Headlines: Bulls, Bombs, and Bullies
1) New York's Chinatown Gathers Submission for New Public Artwork
New York’s Chinatown is putting out a call for submissions for a new work of public art to be installed at the point between Chinatown and Little Italy. Submissions are being accepted until June 19, with the prompt “Gateways to Chinatown.” With a set budget of $900,000 USD, the project’s goal is to promote Chinatown’s increasing identity as a center for the arts in New York, providing visitors and residents alike with a visual monument to the location.
2) LA's Getty Center Evacuated Following Bomb Threat
The Getty Center Museum in Brentwood, Los Angeles, was evacuated Tuesday afternoon after museum staff received a telephone call expressing a bomb threat. The call reportedly came in shortly after 2PM on April 18th. Guests in the museum were cleared out after 4PM, and the museum was declared safe by police by 6PM, set to reopen the next morning. At the time of writing it is unclear who made the call.
3) Animal Rights Acitivists Protest Upcoming Hermann Nitsch Performance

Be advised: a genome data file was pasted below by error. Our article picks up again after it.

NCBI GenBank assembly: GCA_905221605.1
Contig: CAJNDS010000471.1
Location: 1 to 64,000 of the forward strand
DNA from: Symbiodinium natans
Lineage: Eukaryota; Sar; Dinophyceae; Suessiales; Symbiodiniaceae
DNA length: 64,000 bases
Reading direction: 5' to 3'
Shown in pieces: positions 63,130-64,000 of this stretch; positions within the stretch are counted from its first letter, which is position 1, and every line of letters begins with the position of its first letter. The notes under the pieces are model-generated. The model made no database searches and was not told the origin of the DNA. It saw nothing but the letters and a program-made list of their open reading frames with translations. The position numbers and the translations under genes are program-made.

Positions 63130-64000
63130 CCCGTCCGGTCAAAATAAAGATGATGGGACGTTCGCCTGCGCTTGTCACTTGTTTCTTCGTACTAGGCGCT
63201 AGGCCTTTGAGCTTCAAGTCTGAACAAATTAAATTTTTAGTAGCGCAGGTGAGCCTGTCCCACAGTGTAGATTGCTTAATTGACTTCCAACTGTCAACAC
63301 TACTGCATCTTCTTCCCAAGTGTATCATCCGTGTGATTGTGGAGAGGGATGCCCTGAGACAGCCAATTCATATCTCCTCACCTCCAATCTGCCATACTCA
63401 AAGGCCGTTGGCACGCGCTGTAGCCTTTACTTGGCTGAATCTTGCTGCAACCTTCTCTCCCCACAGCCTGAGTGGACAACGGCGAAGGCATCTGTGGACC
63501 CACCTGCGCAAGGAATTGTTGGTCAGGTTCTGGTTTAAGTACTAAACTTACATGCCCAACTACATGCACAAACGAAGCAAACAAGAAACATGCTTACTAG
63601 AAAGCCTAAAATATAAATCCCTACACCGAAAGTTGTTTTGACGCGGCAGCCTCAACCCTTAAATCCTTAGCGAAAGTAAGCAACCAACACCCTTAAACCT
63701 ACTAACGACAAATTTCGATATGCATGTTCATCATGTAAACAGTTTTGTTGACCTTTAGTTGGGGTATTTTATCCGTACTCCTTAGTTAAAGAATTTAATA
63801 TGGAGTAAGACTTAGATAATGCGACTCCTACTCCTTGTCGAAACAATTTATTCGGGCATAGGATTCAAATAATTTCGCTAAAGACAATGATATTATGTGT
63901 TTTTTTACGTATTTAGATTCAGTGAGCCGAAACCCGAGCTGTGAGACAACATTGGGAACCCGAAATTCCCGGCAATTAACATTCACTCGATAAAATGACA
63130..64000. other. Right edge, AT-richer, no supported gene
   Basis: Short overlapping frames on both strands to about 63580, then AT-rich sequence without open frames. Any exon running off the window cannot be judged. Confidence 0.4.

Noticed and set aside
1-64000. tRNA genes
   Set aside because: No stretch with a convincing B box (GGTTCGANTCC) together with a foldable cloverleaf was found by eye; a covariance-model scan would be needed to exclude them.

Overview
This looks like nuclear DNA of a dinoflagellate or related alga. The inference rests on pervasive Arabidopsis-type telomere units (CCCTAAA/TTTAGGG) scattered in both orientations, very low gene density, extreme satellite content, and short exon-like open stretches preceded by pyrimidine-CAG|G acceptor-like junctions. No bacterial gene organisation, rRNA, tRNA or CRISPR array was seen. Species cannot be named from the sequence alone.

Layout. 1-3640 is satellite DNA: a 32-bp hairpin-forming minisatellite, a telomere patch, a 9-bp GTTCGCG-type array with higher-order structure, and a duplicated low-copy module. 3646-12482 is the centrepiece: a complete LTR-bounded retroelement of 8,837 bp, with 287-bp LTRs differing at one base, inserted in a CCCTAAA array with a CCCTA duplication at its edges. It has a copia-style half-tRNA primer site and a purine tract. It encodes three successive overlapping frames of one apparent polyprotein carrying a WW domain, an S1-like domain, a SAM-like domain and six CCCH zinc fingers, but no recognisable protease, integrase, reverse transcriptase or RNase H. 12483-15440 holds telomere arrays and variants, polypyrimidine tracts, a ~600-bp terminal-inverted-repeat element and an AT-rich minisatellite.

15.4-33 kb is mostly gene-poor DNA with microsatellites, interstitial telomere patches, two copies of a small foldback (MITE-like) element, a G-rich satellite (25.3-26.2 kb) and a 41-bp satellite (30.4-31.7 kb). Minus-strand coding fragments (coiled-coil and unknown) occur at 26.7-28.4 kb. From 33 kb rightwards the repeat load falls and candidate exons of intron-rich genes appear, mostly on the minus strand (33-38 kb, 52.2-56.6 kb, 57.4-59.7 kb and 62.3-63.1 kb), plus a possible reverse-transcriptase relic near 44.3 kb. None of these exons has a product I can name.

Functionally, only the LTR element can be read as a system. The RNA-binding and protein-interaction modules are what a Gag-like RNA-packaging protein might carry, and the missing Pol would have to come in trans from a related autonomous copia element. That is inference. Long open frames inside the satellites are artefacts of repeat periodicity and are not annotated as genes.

An upcoming performance by Austrian artist Hermann Nitsch is drawing outcries from animal rights activists. The performance, set to take place as part of Dark Mofo, a music festival put on by the Tasmania-based Museum of Old and New Art, will reportedly involve slaughtering a bull to facilitate a bloody onstage ritual involving several actors and an orchestra. Though the performance date is set for June 17th, activists have started collecting signatures on a Change.org petition that as of Wednesday had garnered over 6,000 signatures. Leigh Carmichael, creative director of Dark Mofo, notes that the bull in question will be one that has been specifically raised for slaughter and will be killed in keeping with Australian humane standards.
4) Musée d’Orsay Accused of Prejudice
The Musée d’Orsay in Paris is facing allegations of racial and class discrimination. The allegations come following a tweet that revealed apparently prejudiced visitor regulations for school groups posted on the museum’s website. On a page that has since been changed, the museum noted that schools from low-income areas of Paris were permitted to bring groups of up to 20 students, while schools from higher-income areas were allowed up to 30 students. This latest controversy comes about a year after a Paris teacher spoke out against the museum for “unfairly reprimanding” students based on racism and classism.